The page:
Our patient likely developed ascending cholangitis due to B. fragilis translocation from the intestine to the biliary tract. The cholangitis led to a pyogenic liver abscess which, through a diaphragmatic extension, subsequently caused a purulent pericardial effusion and tamponade. There are few reports of subdiaphragmatic extension from a liver abscess causing purulent pericarditis. The organisms isolated in those cases included bacteria such as Enterococcus faecalis, Escherichia coli, Klebsiella pneumoniae and Staphylococcus epidermidis [8-11]. To our knowledge, this is one of the first reported cases of suspected B. fragilis liver abscess causing a purulent pericarditis. Due to the high mortality and variable nature of this condition, we believe that this case offers an opportunity for clinicians to become aware of its existence.

The mainstay of treatment for purulent pericarditis is adequate fluid drainage and tailored antibiotic therapy. Prompt diagnosis and treatment are necessary as cardiac tamponade and constrictive pericarditis are common complications of purulent pericarditis [12]. The mortality rate is estimated to be around 20-30% [13]. Pericardiocentesis or pericardiotomy is indicated if there is evidence of tamponade or a high clinical suspicion of purulent pericarditis. Intrapericardial thrombolysis is an option in cases where loculated fluid is present or when prevention of constrictive pericarditis is needed [13].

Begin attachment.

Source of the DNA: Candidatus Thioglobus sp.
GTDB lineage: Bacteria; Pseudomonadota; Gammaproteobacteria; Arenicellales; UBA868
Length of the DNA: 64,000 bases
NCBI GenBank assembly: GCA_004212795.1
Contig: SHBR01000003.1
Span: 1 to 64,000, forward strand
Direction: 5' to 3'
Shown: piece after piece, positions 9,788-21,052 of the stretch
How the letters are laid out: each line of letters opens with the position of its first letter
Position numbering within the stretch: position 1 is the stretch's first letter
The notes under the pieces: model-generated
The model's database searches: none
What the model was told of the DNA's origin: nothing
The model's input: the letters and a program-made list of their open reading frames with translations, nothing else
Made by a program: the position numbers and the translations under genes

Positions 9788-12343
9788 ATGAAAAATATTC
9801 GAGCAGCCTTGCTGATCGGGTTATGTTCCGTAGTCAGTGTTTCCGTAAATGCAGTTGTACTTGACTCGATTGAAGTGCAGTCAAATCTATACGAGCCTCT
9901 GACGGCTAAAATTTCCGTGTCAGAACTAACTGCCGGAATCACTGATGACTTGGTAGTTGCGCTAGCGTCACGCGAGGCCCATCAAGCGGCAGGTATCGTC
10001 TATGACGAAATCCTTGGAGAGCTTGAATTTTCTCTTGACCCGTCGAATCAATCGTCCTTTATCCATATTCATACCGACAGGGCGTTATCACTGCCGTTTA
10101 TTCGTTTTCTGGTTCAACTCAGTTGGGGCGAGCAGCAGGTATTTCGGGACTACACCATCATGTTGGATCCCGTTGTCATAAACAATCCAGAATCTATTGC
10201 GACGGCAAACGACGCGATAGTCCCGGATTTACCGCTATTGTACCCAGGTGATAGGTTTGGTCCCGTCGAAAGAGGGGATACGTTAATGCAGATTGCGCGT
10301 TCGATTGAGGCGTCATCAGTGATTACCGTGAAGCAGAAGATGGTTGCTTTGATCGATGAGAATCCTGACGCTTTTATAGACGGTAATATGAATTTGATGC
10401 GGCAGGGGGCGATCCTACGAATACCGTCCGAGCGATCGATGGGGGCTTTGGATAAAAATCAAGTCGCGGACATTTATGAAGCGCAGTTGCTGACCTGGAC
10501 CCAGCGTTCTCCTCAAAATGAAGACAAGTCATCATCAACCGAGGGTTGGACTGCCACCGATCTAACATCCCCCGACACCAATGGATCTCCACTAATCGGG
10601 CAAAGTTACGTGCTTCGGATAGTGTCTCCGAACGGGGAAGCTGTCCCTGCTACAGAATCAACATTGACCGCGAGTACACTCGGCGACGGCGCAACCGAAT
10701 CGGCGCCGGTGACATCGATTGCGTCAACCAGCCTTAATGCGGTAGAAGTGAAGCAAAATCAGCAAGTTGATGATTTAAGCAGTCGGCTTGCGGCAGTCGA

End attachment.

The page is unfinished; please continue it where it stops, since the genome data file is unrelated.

Purulent pericarditis is a rare diagnosis that carries a high morbidity and mortality if untreated. The clinical presentation can be atypical and definitive diagnosis involves prompt sampling of the pericardial fluid. Aerobic bacteria such as S. aureus are commonly isolated but anaerobic bacteria such as B. fragilis can also be present and should warrant suspicion of an intra-abdominal source. Antibiotics are the mainstay of therapy and surgical management may be warranted for refractory cases.


None to declare.

Financial Disclosure

This research did not receive any specific grant from funding agencies in the public, commercial, or not-for-profit sectors.

Conflict of Interest

The authors declare that there is no conflict of interest.

Informed Consent

The authors provided and received informed consent from the patient for the writing and reproduction of this case report.

Author Contributions

JS and SS presented the idea and assisted in the design of the report. SS, PO and AU performed literature review, designed and co-wrote the report. NM and JL provided mentorship and revision of the report.